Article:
Little Scientists: Supporting educators with STEM in the early years
Amy MacDonald, Charles Sturt University, Australia (firstname.lastname@example.org )
Lena Danaia, Charles Sturt University, Australia (email@example.com)
Shukla Sikder, Charles Sturt University, Australia (firstname.lastname@example.org)
Carmen Huser, Early Childhood Australia, Australia (CHuser@earlychildhood.org.au)
Steven Murphy, Charles Sturt University, Australia (email@example.com)
Sibylle Seidler, Little Scientists, Australia (firstname.lastname@example.org
Background: Little Scientists is a not-for-profit initiative designed to facilitate children’s natural curiosity for science, technology, engineering and mathematics (STEM) in the early years through child-appropriate, fun and playful experiments and inquiry-based learning. The program supports young children’s engagement in STEM by providing professional development for early childhood educators across Australia. A two-year evaluation has been conducted by Charles Sturt University to ascertain the impact of the program on educators, the context of the early childhood setting, and the children within the setting.
Aim: To provide an overview of the program, share some of the key findings from the two-year evaluation and outline the next steps for the research associated with the program.
Method: The evaluation employed a mixed methods explanatory sequential design. Data were collected through online surveys of educators (pre/post), partner organisations and trainers and through the facilitation of Professional Learning Networks. There were also two analytic phases within the research design that involved a content analysis and a contextual analysis of the reach of the program. There were 899 centres involved in the program and 3386 educators who participated in the professional development.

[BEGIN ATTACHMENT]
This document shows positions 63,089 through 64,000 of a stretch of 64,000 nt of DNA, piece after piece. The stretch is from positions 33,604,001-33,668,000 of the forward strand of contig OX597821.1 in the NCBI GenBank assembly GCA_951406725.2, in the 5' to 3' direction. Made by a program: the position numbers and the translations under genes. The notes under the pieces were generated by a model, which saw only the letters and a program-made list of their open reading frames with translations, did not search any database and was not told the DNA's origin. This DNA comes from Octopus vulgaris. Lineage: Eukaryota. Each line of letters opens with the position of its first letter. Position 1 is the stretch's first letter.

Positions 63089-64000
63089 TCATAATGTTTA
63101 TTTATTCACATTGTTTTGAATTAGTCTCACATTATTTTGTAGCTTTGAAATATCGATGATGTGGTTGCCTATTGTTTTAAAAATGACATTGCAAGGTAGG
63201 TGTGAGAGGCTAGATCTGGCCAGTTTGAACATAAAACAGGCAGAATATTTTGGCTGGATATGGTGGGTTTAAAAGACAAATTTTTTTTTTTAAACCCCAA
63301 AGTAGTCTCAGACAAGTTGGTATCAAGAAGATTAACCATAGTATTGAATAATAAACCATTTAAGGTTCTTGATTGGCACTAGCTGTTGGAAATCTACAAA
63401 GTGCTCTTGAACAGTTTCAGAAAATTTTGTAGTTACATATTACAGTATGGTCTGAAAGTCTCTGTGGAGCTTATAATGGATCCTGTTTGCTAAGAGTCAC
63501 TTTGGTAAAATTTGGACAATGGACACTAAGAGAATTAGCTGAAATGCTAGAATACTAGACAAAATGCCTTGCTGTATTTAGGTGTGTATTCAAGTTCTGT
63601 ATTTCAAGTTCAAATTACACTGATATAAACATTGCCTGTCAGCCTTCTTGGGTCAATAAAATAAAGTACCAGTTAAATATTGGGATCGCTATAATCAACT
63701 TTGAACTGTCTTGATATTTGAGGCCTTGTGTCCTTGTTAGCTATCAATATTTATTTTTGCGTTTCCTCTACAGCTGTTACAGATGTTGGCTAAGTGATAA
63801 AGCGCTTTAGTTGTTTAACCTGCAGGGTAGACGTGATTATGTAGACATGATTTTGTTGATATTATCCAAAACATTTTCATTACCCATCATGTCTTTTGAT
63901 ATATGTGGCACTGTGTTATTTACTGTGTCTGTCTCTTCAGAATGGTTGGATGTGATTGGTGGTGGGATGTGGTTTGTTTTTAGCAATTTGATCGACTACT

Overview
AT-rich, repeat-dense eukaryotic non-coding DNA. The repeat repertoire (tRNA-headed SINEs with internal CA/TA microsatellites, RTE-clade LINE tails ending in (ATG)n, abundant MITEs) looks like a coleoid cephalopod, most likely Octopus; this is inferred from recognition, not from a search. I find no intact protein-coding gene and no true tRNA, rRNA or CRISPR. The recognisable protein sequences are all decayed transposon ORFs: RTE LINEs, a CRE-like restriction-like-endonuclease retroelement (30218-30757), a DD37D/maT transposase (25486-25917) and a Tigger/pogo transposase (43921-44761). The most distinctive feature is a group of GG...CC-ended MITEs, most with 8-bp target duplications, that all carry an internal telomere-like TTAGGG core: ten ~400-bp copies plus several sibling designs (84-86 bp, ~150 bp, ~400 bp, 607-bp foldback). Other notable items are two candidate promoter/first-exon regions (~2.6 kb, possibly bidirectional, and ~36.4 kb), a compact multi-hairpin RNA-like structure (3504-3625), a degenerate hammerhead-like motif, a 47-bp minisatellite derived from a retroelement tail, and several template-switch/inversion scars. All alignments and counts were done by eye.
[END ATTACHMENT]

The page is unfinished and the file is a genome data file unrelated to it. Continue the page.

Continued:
Results: Findings suggest that the Little Scientists program is favourably received by the participants. Strengths include the focus on the everyday nature of STEM, and the ability to integrate the activities into a range of early childhood education and care settings. Participation in the workshops appears to have a positive impact upon educators’ confidence and practices, and in turn impacts positively upon children’s STEM learning opportunities.
Conclusions: Little Scientists had some success in improving early childhood educators’ confidence and ability to introduce STEM concepts in a fun and engaging way to children in their care through play-based inquiry learning. More research that draws on the perspectives of children in relation to their STEM learning and engagement is needed.
Implications for children: Educators enjoy creating STEM learning experiences for you to engage with and learn from. Remember to let them know if there is something you want to explore, and they will help you find ways to investigate this.
Implications for families: Educators are committed to promoting and fostering your child’s natural curiosity and wonder by facilitating STEM learning experiences. They encourage you to also engage in STEM learning opportunities and find ways to investigate with your child at home to help promote positive dispositions towards STEM.
Implications for practitioners: As an educator it is important for you to create opportunities for children to successfully engage in STEM learning experiences. To help facilitate this, you need to be familiar with the areas you intend to explore and have some confidence in implementing inquiry approaches to help promote children’s engagement in the activities. Little Scientists is one program that can help you develop the confidence and skills to effectively do this.
Funding: Little Scientists Australia/FROEBEL Australia
Key words: professionals’ voices, innovations, early STEM literacy, STEM professional learning for early childhood educators.
This presentation relates to the following United Nations Sustainable Development Goals: